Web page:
Review: Goliath-Scott Westerfeld

Title: Goliath
Author: Scott Westerfeld
Release Date: December 2011
Publisher: Simon Pulse
Genre: Young Adult
Rating: 5 Hoots
Reviewer: Lydia

Alek and Deryn are on the last leg of their round-the-world quest to end World War I, reclaim Alek’s throne as prince of Austria, and finally fall in love. The first two objectives are complicated by the fact that their ship, the Leviathan, continues to detour farther away from the heart of the war (and crown). And the love thing would be a lot easier if Alek knew Deryn was a girl. (She has to pose as a boy in order to serve in the British Air Service.) And if they weren’t technically enemies.
The tension thickens as the Leviathan steams toward New York City with a homicidal lunatic on board: secrets suddenly unravel, characters reappear, and nothing is at it seems in this thunderous conclusion to Scott Westerfeld’s brilliant trilogy. (Goodreads)
This is the conclusion of Westerfield’s Leviathan series. This novel conclusion of the trilogy has as much fervor as the first two, Leviathan and Behemoth, as promised. In fact, the entire trilogy is highly recommended for anyone interested in speculative science fiction.
Westerfield is a master of integrating true historical elements into a plotline. The overall concept, where Darwinists (those who believe the future should be based on the development of existing natural animal species) and the Clankers (who believe machines and mechanics are the future) are in conflict induces readers to think and ponder. Within this well constructed plotline, Westerfield includes a number of historical settings, such as Siberia, Vladivostock, and Manhattan, as well as personages, such as Tesla, Hearst, and Pancho Villa, that enhance and rounds out the overall plotline. As a result, the reader is thrust into a realistic world.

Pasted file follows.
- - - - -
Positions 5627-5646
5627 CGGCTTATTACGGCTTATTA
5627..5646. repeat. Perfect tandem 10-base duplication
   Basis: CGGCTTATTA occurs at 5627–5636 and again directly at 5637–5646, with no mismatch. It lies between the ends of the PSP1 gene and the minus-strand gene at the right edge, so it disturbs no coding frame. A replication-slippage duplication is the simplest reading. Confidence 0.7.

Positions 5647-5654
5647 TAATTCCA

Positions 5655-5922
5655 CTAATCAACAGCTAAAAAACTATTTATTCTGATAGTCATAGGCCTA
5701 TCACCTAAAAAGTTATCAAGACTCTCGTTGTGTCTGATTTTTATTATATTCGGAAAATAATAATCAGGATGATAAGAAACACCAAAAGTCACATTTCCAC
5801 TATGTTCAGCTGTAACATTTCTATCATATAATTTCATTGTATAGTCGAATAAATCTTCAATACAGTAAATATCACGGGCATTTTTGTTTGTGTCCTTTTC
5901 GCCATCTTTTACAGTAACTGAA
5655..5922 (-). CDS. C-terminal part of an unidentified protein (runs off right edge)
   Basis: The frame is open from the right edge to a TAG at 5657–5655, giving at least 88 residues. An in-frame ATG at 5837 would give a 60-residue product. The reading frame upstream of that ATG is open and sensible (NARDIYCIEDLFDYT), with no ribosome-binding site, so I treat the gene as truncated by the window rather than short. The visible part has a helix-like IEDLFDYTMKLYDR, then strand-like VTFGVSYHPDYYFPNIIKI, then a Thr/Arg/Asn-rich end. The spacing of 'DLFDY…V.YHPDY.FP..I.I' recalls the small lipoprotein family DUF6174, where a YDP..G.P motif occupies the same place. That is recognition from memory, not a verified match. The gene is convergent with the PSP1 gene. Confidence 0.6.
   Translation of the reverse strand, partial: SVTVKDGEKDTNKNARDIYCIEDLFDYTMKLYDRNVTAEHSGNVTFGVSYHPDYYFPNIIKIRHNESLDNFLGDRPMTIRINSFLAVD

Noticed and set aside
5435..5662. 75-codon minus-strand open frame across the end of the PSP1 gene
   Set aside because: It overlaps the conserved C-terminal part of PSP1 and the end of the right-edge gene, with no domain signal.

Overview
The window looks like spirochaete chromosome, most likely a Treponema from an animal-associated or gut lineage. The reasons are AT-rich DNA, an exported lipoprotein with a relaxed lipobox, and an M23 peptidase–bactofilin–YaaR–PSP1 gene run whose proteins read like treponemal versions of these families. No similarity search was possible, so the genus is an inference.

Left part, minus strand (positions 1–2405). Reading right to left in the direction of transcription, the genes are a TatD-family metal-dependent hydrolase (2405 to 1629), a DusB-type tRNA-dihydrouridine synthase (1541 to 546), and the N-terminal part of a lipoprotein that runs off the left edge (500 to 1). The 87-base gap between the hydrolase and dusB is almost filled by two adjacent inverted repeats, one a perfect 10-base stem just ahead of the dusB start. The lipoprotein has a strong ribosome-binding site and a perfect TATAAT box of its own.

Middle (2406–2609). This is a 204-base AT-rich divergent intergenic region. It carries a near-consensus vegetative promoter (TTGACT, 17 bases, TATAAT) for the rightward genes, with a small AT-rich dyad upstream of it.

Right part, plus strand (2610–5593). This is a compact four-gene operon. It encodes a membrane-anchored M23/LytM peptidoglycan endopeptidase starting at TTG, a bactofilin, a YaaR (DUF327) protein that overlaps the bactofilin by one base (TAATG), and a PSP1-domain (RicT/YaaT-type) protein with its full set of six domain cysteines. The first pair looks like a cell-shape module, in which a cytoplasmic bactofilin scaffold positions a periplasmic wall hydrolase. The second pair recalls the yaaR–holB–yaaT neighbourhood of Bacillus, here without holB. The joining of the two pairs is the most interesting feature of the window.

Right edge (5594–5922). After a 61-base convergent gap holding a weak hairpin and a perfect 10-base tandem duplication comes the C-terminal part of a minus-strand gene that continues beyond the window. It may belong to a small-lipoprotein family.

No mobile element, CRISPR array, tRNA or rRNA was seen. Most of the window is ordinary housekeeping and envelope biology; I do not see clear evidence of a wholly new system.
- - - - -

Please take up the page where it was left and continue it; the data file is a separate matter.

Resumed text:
However, in this science fiction world, there are physical elements of war, such as large mechanical machines and air balloons made of natural (as in animalistic) features that exist as possibly weapons of war, as in World War II. In this novel, Tesla plays a central role as a scientist (or is he a mad man) who develops an electrical machine designed to end the war. Or is Darwin’s great-granddaughter; with her highly developed evolutionary animals could possibly be the deciding factor in the war? Or even the prince of Austria-Hungary?
Throughout this novel the relationship of the decorated airman Dylan, a female in disguise as a male, and her relationship to Alex, the prince of Austria-Hungary, acts as a catalytic force. The friendship they forge is solid and strong, Alex and a few others close to the prince have realized Dylan is really Deryn. What will that mean for her as an airman, the only career she has ever wanted, though others now know her secret? This romantic (or is it?) relationship is a powerful force, not only personally, but also as a power in the plot.
Westerfield is an exceptional writer. This novel, unlike other third books in a trilogy, continues to provide the reader with the same excitement (perhaps even more), rapid pacing accompanied by full and rounded descriptions as exhibited in the first two books of the series. His writing is concise, tight with descriptions that occur at the right time and in the right quantity which truly entice the reader. Furthermore, there are the elegant and provocative black and white pictorials interspersed throughout all of the series.
This novel is full of action, yet with a logical flow of overall plots and subplots which simply encourage the reader to keep reading. Despite the length of this book (543 pages in hardback), readers may find themselves unable to put the book down. Westerfield, the author of the Uglies series, is a fine writer with a true gift of bringing fictional elements into a real world reality. As a result, he gives readers a familiar basis upon which he adds his own fantasy/science fiction reality. Readers cannot help but to be drawn in to his worlds. What fun.

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